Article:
1. winnie888 on August 24, 2010 at 1:45 pm

    Warm fuzzies and good intentions do not produce reliable power…if so, heating season would sure be a lot cheaper than it is and I wouldn't have shelled out over $200/mo. this summer to CL&P for my a/c usage!

    I don't know why, but this post hit me as very funny…probably because you went to great pains to point out the obvious.  Thank you for the (post root canal) giggle!  🙂


  2. sammy22 on August 24, 2010 at 2:34 pm

    You chose not to make the same argument when writing about solar. The issues are not quite as simple as the car analogy, partly because electricity has to be used when it's produced, no matter what the source (unless you stash away in batteries). To handle the peak load issue plants power up and down whether they are coal, gas, solar or wind powered. Pass it by your engineer friend.

    • Dimsdale on August 24, 2010 at 3:22 pm

      Coal and gas can "power up" when needed.  Solar and wind are completely dependent on whether there is enough sun or wind, not demand.  And as you say, you can't effectively store the amount of energy this country needs.  Nukes are, of course, the exception, but many will argue about its cleanliness.  Hydroelectric is the cleanest and most reliable, as the energy is stored as water behind a dam, and the output can be varied.

  3. sammy22 on August 24, 2010 at 2:38 pm

    Add nuclear and hydro to the list also.

    • NH-Jim on August 25, 2010 at 11:25 am

      And, how about warm and fuzzy squirrels on their tread wheels?

  4. TomL on August 24, 2010 at 3:54 pm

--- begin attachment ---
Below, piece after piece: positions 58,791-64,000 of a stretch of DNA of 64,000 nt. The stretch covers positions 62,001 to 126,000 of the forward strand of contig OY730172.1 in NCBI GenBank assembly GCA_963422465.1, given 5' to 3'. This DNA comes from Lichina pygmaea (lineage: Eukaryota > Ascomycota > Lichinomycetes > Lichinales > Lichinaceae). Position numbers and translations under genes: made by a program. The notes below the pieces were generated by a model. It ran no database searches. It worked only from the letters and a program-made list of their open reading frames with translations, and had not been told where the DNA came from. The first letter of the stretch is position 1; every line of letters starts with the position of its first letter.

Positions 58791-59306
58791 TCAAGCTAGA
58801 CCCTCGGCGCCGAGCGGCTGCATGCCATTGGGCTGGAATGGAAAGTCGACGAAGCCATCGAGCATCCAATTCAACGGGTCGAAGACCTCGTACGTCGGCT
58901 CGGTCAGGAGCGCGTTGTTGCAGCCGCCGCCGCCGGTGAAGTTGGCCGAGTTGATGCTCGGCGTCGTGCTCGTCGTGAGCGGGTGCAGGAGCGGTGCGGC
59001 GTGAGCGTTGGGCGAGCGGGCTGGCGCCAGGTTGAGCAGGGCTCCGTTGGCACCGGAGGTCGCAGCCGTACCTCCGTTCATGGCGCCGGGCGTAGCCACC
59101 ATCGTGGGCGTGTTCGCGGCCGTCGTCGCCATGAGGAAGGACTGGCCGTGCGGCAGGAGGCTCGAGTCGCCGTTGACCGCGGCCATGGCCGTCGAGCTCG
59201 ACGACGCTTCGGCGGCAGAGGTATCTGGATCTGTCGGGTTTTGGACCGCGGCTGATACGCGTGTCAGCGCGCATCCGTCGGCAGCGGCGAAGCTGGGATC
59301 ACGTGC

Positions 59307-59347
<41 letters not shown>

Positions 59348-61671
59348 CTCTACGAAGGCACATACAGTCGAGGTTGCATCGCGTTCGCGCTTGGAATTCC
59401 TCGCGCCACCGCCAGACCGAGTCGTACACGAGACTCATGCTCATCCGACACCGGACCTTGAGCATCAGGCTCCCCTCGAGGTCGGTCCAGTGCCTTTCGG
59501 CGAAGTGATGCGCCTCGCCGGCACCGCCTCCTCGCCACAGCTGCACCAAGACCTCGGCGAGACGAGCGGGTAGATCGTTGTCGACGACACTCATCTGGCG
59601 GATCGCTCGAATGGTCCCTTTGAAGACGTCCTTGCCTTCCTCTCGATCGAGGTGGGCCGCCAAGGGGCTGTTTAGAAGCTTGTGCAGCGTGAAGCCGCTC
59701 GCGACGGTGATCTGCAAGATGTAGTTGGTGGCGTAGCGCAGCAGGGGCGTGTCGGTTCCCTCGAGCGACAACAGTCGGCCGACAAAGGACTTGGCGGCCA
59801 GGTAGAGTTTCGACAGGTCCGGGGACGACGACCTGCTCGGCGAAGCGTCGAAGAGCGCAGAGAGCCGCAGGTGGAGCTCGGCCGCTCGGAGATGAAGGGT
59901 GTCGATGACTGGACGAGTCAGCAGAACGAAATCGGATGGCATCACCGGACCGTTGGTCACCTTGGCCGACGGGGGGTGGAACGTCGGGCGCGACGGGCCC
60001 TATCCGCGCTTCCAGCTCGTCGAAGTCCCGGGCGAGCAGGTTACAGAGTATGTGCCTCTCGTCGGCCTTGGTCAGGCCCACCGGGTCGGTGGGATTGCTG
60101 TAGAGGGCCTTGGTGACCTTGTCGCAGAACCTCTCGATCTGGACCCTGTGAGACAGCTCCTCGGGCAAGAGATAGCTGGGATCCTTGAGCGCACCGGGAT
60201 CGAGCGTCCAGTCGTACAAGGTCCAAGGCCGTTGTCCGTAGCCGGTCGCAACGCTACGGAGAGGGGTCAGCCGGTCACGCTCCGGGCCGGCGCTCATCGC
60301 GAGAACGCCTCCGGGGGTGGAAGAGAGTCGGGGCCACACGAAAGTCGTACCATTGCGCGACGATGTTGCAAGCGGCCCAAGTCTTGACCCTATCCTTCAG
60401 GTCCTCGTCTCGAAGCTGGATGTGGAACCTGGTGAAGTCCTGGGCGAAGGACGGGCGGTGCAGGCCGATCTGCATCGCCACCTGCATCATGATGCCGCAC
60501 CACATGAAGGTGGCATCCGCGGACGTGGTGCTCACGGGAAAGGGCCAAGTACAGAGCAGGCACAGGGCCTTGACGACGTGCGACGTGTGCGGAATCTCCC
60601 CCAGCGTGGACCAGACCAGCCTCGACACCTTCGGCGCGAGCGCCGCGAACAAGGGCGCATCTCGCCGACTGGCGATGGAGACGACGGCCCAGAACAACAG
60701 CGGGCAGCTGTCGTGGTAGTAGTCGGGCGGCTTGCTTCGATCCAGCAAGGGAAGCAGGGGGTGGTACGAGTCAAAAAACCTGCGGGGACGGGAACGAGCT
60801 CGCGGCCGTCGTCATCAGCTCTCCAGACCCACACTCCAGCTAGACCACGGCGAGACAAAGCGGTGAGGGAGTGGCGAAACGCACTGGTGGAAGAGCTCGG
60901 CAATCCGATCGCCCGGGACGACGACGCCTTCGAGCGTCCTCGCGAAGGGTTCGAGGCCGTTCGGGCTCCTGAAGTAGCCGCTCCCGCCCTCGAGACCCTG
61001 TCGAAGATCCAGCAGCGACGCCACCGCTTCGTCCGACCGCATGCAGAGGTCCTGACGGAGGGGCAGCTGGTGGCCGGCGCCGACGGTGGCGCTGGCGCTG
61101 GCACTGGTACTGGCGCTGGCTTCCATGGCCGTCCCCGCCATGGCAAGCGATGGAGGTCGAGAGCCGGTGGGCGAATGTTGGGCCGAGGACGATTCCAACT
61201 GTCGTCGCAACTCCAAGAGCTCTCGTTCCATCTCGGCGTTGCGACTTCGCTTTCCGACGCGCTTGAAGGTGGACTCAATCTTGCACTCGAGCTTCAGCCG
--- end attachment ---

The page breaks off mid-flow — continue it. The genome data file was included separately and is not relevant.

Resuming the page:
I love nuclear plants because during the winter I can fish at the warm water discharge and catch stripers.

  5. Dimsdale on August 24, 2010 at 6:19 pm

    If they could harness all the hot air coming out of high profile liberals that continually try to sell the virtues of wind power, but just not in their backyards or in their ocean views, we could easily power several cities.  In the middle of a summer heat wave.

    • gillie28 on August 25, 2010 at 10:47 am

      dims, best energy-savings idea yet!  Make those windbags useful for a change.

  6. Mike74 on August 25, 2010 at 2:59 am

    Hi, thanks for this great article. I have found some free books for Wind Power on this website: Hope you will like it. Cheers!

  7. sammy22 on August 25, 2010 at 5:21 am

    SOS is trying to make the argument that higher CO2 emissions might occur with wind generated electricity. I think her argument is bogus.

  8. gillie28 on August 25, 2010 at 10:45 am

    This was intersting because Portugal has tried to set itself up as the "wind power" and alternative energy leader of Europe over the past few years.  Travelling around the country, I've seen hundreds of wind turbines…they actually revolve surprisingly slowly, no matter the wind velocity.